In the first ring you’ve got the little miss. She’s just finished “davening,” which involves placing my watch on her forehead, wrapping a shirt around her wrist, and rocking back and forth. Now she wants, simultaneously, her “moshu” (pacifier) her “daddymilk” (chocolate milk, in honor of her friend’s daddy) and to “brush the teeth.” I am fully aware that such wishes wreck the parallel structure of a sentence. I’m also pretty certain the kid has got a rather heavy oral fixation.
We depart from the eschatological perspective that would allow all three to happen simultaneously, and accomplish them chronologically. And it occurs to me that the phrase “three-ring circus” is redundant.
It’s my lucky day: after reading 10 books, the girl wants to play “sweep the kitchen,” and she’s also amenable to helping me put dishes away. In her babydoll stroller I discover the missing sippycup lid, the missing kiddish cup, my string of pearls, and a letter from my mother. I’m able to make pizza dough in between tasks (we did, after all, wake up at 6 am). Normally I like finishing one task before beginning another. For example, I prefer to empty the dustpan before rolling pizza dough. But today I do what I can.
It’s my morning “off,” which means I have no baby sitter while I prep for class. I must teach a graduate class in the evening (the second ring). And today little miss is coming to campus with me. Our normal Tuesday evening babysitter, our love, has been gone for nearly two weeks seeking clarity, or deciding whether the custody suit, the unemployment and, finally, the current hiring freeze in Israeli universities is going to be too much for him (ring 3, or is it ring three squared? Can you square a ring? oh will the circle be unbroken?)
By 10 am, little miss falls asleep from sheer exhaustion on my back in the ergo as I’m rolling pizza dough. I prep for class in my apron with flour all over the table and tomato sauce spattered. 40 minutes later it's done. And that’s about it for the nap today. My daughter sleeps like Thomas Edison did. About 4 hours every 24 hour cycle.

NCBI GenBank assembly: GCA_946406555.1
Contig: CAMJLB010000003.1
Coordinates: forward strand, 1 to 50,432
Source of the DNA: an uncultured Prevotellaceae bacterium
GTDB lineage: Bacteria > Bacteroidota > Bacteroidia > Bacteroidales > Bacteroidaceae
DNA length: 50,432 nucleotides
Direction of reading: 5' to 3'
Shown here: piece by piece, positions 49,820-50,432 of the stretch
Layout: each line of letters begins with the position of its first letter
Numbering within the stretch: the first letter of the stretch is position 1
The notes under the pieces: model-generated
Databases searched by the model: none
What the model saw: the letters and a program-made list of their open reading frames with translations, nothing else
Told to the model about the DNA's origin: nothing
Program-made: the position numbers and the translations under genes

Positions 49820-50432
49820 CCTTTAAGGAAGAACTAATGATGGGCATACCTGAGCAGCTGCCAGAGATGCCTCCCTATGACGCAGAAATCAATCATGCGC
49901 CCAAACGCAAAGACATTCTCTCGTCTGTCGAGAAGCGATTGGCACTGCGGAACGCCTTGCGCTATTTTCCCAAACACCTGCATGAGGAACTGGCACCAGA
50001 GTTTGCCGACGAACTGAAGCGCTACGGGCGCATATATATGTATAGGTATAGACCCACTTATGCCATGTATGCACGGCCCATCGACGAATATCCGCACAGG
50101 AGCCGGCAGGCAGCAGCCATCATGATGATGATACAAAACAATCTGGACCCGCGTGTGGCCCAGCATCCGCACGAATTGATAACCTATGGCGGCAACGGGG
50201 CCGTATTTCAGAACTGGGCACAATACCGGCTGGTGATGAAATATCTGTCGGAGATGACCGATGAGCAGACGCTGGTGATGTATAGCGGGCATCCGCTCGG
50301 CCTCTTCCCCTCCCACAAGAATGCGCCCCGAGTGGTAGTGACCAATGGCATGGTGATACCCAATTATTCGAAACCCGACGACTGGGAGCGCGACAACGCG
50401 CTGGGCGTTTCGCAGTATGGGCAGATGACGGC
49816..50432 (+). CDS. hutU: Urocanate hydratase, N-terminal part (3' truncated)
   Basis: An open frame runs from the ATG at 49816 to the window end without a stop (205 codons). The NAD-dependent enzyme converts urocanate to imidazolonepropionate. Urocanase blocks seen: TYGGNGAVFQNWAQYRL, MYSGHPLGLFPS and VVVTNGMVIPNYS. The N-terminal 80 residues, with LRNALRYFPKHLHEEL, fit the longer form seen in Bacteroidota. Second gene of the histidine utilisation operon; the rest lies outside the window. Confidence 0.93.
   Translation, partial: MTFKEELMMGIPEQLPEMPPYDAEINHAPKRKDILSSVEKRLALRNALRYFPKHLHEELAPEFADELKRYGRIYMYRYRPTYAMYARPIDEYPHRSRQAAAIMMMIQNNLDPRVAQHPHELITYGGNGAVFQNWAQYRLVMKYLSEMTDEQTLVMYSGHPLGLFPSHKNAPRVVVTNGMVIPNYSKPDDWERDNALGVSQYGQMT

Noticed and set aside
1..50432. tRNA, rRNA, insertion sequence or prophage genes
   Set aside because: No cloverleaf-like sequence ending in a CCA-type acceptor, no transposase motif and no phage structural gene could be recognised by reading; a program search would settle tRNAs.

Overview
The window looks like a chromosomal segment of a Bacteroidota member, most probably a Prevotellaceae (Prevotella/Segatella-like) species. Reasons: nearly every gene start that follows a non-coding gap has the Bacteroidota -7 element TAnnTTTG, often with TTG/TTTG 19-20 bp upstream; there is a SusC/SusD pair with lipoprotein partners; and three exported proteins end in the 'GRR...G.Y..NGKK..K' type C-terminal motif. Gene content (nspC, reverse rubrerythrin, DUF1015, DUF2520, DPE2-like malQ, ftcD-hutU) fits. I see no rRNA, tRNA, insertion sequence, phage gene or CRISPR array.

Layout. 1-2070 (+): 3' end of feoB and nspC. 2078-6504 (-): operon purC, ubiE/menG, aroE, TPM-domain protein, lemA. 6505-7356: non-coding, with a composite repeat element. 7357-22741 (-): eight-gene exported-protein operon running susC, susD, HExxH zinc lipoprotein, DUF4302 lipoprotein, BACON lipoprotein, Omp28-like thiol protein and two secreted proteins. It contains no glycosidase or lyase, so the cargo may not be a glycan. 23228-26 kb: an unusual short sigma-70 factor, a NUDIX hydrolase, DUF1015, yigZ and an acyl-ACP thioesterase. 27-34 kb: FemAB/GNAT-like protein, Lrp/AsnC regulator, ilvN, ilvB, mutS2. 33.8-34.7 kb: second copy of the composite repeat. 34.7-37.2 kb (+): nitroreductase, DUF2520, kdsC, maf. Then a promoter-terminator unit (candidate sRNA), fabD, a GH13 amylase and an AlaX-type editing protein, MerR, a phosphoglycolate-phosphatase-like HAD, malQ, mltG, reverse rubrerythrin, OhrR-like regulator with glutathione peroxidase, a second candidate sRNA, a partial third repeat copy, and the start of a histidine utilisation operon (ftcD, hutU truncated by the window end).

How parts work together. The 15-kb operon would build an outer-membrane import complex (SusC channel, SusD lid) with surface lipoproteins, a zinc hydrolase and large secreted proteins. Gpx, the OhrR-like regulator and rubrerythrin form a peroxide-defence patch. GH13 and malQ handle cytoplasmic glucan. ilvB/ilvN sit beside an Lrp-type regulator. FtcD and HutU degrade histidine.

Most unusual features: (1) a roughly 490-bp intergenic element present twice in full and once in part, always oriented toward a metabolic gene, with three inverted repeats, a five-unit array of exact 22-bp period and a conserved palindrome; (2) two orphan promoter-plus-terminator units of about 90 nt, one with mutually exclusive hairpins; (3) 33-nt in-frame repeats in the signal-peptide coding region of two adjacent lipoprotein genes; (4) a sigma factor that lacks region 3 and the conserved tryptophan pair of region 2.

But her timing is perfect. The people we nanny share with have phoned and are coming over for pizza. They leave an hour or so later, and it’s time to play clean up.
Office hours are held in the presence of little miss, who has decided she wants to “work” too, by which she means press the keys on my laptop. Last time she did that I couldn’t reformat my screen and had to have professional help. Laptop is shut.
The arching of the back. The roar far too mighty to belong to a 22 lb girl-child.
The profuse apologies to colleagues currently holding office hours.
Are there trumpets and flowers falling from the sky? No, it’s just the lovely graduate student, who used to be a kindergarten teacher. She plops down on her stomach and draws pictures with my child using the washable markers she brought with her. I can go sola to class.
The assignment was to translate Rilke’s Duino elegy #1. The one that begins “Who, if I cried out, would hear me among the angels hierarchies?”
Who, indeed? And Rilke didn’t even have children.